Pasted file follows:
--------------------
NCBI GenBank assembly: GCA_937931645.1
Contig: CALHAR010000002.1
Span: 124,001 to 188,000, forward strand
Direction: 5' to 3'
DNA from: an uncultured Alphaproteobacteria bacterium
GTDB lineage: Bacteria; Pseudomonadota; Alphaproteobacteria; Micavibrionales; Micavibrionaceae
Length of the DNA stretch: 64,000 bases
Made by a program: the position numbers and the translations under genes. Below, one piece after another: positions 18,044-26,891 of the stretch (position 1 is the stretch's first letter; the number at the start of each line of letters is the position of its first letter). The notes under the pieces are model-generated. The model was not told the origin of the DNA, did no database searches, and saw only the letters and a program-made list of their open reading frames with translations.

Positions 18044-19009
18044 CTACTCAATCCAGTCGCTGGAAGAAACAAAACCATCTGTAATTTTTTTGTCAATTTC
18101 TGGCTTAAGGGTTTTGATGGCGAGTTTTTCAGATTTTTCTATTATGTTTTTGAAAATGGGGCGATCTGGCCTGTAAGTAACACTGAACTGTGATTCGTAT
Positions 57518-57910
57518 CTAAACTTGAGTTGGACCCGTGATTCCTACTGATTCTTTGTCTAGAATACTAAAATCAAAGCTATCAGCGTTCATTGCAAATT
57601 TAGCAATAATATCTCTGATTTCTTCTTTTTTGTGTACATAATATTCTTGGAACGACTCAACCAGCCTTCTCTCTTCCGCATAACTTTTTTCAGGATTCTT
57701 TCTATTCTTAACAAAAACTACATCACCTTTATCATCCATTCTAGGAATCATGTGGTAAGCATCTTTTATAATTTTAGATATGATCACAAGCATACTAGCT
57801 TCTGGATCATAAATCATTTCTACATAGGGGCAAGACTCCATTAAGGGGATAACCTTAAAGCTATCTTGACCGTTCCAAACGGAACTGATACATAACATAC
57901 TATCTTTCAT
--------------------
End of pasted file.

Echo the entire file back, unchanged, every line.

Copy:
NCBI GenBank assembly: GCA_937931645.1
Contig: CALHAR010000002.1
Span: 124,001 to 188,000, forward strand
Direction: 5' to 3'
DNA from: an uncultured Alphaproteobacteria bacterium
GTDB lineage: Bacteria; Pseudomonadota; Alphaproteobacteria; Micavibrionales; Micavibrionaceae
Length of the DNA stretch: 64,000 bases
Made by a program: the position numbers and the translations under genes. Below, one piece after another: positions 18,044-26,891 of the stretch (position 1 is the stretch's first letter; the number at the start of each line of letters is the position of its first letter). The notes under the pieces are model-generated. The model was not told the origin of the DNA, did no database searches, and saw only the letters and a program-made list of their open reading frames with translations.

Positions 18044-19009
18044 CTACTCAATCCAGTCGCTGGAAGAAACAAAACCATCTGTAATTTTTTTGTCAATTTC
18101 TGGCTTAAGGGTTTTGATGGCGAGTTTTTCAGATTTTTCTATTATGTTTTTGAAAATGGGGCGATCTGGCCTGTAAGTAACACTGAACTGTGATTCGTAT
Positions 57518-57910
57518 CTAAACTTGAGTTGGACCCGTGATTCCTACTGATTCTTTGTCTAGAATACTAAAATCAAAGCTATCAGCGTTCATTGCAAATT
57601 TAGCAATAATATCTCTGATTTCTTCTTTTTTGTGTACATAATATTCTTGGAACGACTCAACCAGCCTTCTCTCTTCCGCATAACTTTTTTCAGGATTCTT
57701 TCTATTCTTAACAAAAACTACATCACCTTTATCATCCATTCTAGGAATCATGTGGTAAGCATCTTTTATAATTTTAGATATGATCACAAGCATACTAGCT
57801 TCTGGATCATAAATCATTTCTACATAGGGGCAAGACTCCATTAAGGGGATAACCTTAAAGCTATCTTGACCGTTCCAAACGGAACTGATACATAACATAC
57901 TATCTTTCAT